Tell me about how your time in Japan affected your work?
I have a black belt in Aikido. I made several trips to Japan to take Aikido training courses, which use gestures mimicking triangles, circles and squares. I am forever connected to Japan, and thus in my paintings I make circles everywhere, reproducing the gestures of Aikido.
After that, I went to Senegal where I followed my partner at the time: the people who lived there played with color in a fairly different way. I was caught up in the colors! At that time, color assumed another dimension in my painting.
A few years later I arrived on the French island of Saint-Martin. Here, I discovered a world of fantastic colors and light. Because of the climate, I had to adapt my glazing technique: A painting is done in several stages and several passes (or layers), and may take me up to several weeks to complete.
Each of my paintings can have very different meanings, and evolves according to my feelings. Just as the Japanese choose the name of a newborn baby according to what it really is, I do the same for my paintings. I give them a name according to their appearance when they are finished.
Tell me about your typical day?
I start the day with my plants and my cats. I go to the studio and put on quiet music that allows me to escape and isolate myself from other environmental noises.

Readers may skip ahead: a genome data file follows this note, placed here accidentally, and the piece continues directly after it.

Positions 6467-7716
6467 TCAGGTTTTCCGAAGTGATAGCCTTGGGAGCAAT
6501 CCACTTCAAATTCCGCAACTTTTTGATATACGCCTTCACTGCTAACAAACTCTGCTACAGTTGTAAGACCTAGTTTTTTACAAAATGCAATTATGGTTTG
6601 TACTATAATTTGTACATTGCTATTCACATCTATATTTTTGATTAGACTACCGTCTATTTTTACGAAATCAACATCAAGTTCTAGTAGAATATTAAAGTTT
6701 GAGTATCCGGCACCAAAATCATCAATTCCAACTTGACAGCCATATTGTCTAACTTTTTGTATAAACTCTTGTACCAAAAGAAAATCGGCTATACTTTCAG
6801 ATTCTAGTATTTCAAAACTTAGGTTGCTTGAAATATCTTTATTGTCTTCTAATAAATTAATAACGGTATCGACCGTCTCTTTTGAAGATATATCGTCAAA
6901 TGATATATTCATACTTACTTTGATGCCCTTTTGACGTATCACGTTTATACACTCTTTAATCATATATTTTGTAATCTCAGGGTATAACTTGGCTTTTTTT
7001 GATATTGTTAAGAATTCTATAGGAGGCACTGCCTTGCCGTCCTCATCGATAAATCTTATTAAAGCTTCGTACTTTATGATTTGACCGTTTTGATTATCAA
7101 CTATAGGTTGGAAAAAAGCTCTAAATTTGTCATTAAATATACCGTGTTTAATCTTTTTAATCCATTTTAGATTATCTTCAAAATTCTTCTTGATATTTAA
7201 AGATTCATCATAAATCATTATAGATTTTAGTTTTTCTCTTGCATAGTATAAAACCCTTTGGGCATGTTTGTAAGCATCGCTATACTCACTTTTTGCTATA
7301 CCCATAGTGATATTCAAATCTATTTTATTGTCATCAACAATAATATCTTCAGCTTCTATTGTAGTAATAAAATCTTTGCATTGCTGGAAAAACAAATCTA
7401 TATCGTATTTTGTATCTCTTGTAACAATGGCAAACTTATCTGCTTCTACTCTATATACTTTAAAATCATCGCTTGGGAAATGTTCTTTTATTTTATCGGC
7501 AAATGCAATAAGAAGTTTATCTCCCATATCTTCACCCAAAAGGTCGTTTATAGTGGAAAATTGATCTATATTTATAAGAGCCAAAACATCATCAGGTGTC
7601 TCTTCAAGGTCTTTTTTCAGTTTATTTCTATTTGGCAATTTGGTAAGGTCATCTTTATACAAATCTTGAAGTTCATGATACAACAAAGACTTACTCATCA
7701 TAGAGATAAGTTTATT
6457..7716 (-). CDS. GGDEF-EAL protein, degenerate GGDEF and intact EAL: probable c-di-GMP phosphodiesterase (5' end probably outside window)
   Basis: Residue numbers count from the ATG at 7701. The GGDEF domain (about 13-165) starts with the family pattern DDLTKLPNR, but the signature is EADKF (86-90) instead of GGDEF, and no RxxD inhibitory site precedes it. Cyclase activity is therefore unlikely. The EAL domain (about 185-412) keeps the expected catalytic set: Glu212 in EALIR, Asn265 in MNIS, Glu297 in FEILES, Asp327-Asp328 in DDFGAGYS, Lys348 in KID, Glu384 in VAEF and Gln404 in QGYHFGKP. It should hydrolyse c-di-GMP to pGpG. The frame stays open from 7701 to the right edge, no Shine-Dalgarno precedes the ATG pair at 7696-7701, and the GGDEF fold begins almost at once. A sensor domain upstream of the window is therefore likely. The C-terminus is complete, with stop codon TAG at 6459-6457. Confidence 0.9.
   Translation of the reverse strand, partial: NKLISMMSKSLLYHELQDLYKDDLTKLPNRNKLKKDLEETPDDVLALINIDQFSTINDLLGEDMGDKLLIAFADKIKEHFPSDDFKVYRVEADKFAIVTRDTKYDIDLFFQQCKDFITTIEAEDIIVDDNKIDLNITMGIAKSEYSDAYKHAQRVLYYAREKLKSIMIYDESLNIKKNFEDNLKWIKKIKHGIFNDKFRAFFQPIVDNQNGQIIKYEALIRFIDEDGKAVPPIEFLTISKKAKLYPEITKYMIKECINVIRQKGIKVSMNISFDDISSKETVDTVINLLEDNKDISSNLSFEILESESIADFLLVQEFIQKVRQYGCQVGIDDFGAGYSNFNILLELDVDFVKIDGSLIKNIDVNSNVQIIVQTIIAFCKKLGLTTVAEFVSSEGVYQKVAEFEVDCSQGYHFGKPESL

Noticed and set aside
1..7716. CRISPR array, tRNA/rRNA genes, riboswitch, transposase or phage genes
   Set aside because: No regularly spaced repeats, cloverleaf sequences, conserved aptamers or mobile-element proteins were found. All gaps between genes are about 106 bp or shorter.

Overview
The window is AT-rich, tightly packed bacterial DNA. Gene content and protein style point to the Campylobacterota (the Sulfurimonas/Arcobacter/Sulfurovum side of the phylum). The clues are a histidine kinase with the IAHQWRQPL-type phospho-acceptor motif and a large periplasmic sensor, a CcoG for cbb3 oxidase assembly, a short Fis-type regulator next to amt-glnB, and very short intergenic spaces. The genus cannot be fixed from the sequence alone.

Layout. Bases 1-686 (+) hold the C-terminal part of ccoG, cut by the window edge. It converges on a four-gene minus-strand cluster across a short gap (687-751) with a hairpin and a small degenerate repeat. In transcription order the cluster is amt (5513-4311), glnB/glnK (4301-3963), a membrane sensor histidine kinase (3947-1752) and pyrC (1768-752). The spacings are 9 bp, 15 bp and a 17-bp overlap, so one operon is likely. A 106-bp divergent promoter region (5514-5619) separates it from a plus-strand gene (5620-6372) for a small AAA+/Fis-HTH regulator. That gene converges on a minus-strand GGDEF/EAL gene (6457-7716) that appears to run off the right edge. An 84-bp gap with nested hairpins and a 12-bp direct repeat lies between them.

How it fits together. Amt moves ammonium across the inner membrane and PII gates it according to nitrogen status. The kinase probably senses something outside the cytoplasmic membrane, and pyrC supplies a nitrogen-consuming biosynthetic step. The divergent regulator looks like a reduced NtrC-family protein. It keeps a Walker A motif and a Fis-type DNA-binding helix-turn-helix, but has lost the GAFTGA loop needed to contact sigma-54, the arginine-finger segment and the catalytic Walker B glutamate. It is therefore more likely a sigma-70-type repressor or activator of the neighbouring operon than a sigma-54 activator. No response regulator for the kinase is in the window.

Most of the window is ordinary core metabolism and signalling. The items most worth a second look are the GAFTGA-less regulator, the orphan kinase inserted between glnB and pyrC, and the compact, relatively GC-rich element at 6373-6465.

The sun comes into the studio in the afternoon, so it becomes impossible to work there because of the heat. So I work on my computer in the afternoon. In the evenings, I often take Latin dance classes (which I love!) and spend time with lots of friends.
IF you could name1-2 things that make you “you,” what would that be?
The fact that my mother has Perverse Narcissistic Personality Disorder made me develop an artistic sensitivity. My grandmother allowed me to be original.
Any particular eccentricities that you’d like to share with us?
People want to protect me because I am too kind. Also, like many artists, I am not “aggressive” in the management and the sale of my works.
What have the critics and your audience made you realize about your work?
At the beginning, I showed my work to an art critic who told me that I was a colorist, that I knew how to make colors vibrate together. He made me realize that my sensitivity as an artist had always existed, that the powerful emotion was indeed there.
When people see my work, they open their hearts, they fall in love with my paintings – because they fall in love with themselves. They go towards themselves by immersing themselves in my paintings.
Can you tell me how each piece is inspired or developed?
When I start a painting, I don’t think too much…I stay focused on my feelings. I try to allow myself to be free and let it happen…
I continually step back from the canvas to examine it from every angle, at several stages of its evolution, between each drying. I allow it to evolve in a direction according to my feelings at the given moment.
When I am creating a commissioned painting, I bring the person into my heart and try to visualize who they really are in their innermost being. My goal is to create a piece that perfectly fits them.
Do you have a goal as an artist?
I dream of having fun with huge and uncommon formats! However, for that I would need a workshop with the right space and surfaces. Someday!